Ken Hicks: We are trying and testing just about everything that you can. Some are more meaningful than others. We've found that [kids] are more interested in having the bigger experience, like the mall having Wi-Fi. We've got it in individual stores but it's not used as much as we would probably like. If I'm a kid that's shopping the mall, I don't want to go through 37 different experiences. Even if we call it seamless and use Bluetooth, I still have to sign up initially in every place. I may go to 25 stores in two different malls. That's 50 connections that I'm worried about. That's a lot.
Creating community is important. We're on Facebook and Twitter; we have a YouTube channel. We use YouTube now for the majority of our impressions. We had one commercial last fall that had over 1 billion views. Some commercials don't even go on TV. We'll put it online, or we'll put it on TV for a couple of views, and then we'll run it on YouTube. We will get millions of views in a short period of time.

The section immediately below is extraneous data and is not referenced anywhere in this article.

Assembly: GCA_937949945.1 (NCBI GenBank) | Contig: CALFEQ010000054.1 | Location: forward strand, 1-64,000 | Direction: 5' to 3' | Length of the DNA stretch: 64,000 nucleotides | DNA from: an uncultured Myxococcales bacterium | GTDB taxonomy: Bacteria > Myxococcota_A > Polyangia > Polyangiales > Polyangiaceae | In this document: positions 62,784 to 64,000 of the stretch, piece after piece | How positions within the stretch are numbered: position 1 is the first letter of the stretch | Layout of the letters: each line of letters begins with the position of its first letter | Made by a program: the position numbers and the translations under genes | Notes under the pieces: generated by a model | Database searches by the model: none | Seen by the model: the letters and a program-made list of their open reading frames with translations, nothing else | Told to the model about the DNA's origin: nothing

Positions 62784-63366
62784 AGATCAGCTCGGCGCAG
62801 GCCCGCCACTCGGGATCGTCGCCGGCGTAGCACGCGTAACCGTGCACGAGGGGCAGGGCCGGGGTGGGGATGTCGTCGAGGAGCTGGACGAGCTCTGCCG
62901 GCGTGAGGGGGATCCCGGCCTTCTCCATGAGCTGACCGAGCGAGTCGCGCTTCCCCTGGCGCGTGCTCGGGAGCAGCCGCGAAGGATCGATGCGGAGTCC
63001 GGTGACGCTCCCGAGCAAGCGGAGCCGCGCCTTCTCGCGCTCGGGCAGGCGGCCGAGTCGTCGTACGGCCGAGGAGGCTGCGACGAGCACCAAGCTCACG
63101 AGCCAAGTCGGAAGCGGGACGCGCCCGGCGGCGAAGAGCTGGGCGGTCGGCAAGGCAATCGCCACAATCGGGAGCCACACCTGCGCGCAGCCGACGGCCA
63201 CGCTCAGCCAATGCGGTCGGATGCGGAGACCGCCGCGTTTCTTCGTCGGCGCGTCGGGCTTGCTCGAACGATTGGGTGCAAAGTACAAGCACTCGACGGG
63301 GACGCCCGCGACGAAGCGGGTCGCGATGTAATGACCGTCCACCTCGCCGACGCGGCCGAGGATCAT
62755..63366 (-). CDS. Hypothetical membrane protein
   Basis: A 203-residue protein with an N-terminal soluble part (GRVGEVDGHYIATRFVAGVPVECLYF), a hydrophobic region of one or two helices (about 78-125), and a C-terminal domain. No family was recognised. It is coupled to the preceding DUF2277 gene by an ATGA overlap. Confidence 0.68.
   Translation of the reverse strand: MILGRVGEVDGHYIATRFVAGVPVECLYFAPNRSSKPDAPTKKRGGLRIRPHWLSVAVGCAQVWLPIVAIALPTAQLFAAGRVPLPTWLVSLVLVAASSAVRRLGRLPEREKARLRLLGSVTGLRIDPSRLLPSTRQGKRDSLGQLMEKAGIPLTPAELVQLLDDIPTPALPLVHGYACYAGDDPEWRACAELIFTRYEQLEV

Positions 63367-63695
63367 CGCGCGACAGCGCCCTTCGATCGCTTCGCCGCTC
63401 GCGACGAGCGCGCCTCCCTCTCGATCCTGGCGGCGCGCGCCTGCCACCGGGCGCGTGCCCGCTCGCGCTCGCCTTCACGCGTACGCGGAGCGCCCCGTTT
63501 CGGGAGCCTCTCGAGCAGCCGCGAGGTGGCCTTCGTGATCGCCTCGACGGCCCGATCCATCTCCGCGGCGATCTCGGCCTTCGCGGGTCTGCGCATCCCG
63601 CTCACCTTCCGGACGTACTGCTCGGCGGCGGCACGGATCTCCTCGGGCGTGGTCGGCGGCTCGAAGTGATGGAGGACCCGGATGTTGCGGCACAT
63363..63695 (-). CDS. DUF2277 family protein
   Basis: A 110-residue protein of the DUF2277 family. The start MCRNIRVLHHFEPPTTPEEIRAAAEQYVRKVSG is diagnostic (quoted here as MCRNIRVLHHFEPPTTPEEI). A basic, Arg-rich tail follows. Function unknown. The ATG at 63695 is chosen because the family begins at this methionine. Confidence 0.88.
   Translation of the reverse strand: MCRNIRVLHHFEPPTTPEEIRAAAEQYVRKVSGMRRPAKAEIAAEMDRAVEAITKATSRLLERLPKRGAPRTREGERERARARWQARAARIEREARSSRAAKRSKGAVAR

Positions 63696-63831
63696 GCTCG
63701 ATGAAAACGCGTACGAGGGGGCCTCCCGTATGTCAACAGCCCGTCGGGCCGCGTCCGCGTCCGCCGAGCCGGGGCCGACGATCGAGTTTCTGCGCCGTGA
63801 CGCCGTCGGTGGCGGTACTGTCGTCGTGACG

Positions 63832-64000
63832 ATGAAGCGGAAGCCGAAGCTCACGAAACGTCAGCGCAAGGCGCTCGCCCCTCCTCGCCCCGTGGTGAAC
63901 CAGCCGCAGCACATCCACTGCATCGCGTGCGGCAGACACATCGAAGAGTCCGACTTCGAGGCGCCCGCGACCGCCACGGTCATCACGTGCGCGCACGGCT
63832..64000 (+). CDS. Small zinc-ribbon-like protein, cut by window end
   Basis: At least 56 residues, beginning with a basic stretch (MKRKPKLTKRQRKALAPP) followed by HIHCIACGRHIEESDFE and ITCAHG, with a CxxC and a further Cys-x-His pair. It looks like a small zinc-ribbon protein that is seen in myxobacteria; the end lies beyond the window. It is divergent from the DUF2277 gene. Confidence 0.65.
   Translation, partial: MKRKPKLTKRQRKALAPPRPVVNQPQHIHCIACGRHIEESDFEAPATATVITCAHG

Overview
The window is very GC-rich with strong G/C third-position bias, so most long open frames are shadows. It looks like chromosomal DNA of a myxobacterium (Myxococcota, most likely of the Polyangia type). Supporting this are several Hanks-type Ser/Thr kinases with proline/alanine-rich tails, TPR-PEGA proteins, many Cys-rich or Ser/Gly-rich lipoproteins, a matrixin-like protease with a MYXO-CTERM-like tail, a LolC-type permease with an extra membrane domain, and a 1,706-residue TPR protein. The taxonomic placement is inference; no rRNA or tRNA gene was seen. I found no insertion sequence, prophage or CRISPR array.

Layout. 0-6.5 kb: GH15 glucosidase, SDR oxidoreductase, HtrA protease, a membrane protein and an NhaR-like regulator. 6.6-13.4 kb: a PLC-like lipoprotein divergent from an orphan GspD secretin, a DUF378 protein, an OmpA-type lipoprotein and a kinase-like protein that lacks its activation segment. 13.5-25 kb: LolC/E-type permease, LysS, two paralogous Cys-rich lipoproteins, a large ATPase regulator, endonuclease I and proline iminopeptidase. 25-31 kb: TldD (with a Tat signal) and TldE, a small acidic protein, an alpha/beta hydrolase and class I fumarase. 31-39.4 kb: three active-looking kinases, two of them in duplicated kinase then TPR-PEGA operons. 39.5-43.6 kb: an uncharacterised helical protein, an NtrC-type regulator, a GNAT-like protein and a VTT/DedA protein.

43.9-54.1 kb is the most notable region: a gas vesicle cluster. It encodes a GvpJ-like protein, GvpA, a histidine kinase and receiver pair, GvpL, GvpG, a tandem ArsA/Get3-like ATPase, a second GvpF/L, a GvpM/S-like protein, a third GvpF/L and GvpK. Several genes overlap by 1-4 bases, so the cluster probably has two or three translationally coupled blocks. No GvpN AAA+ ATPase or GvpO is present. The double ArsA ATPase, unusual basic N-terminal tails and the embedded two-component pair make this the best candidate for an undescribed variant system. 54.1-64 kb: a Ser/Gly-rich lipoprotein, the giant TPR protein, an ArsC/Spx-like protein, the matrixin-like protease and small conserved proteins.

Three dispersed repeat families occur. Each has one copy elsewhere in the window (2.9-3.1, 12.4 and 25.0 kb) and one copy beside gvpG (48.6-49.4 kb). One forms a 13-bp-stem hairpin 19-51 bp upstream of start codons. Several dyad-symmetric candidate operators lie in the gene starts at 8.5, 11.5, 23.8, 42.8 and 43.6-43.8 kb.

We created a sneaker lover site called Sneakerpedia and we participate in the different communities that are out there. I think when you talk about omnichannel, that's a part of getting that communication and that voice out to the customer. You have to be wherever the customer is. It's not just your site.
Within our site is something called Foot Locker Unlocked, where our VIP customers can go get special information about releases or about the designer. There may be a brief interview with a designer on a regular site, but at Foot Locker Unlocked there may be a longer interview with a designer or an athlete. Rewarding and recognizing our loyal customers is an important part of what we do, and we're able to do that online.
Read more from Ken Hicks at FierceRetail and FierceRetailIT.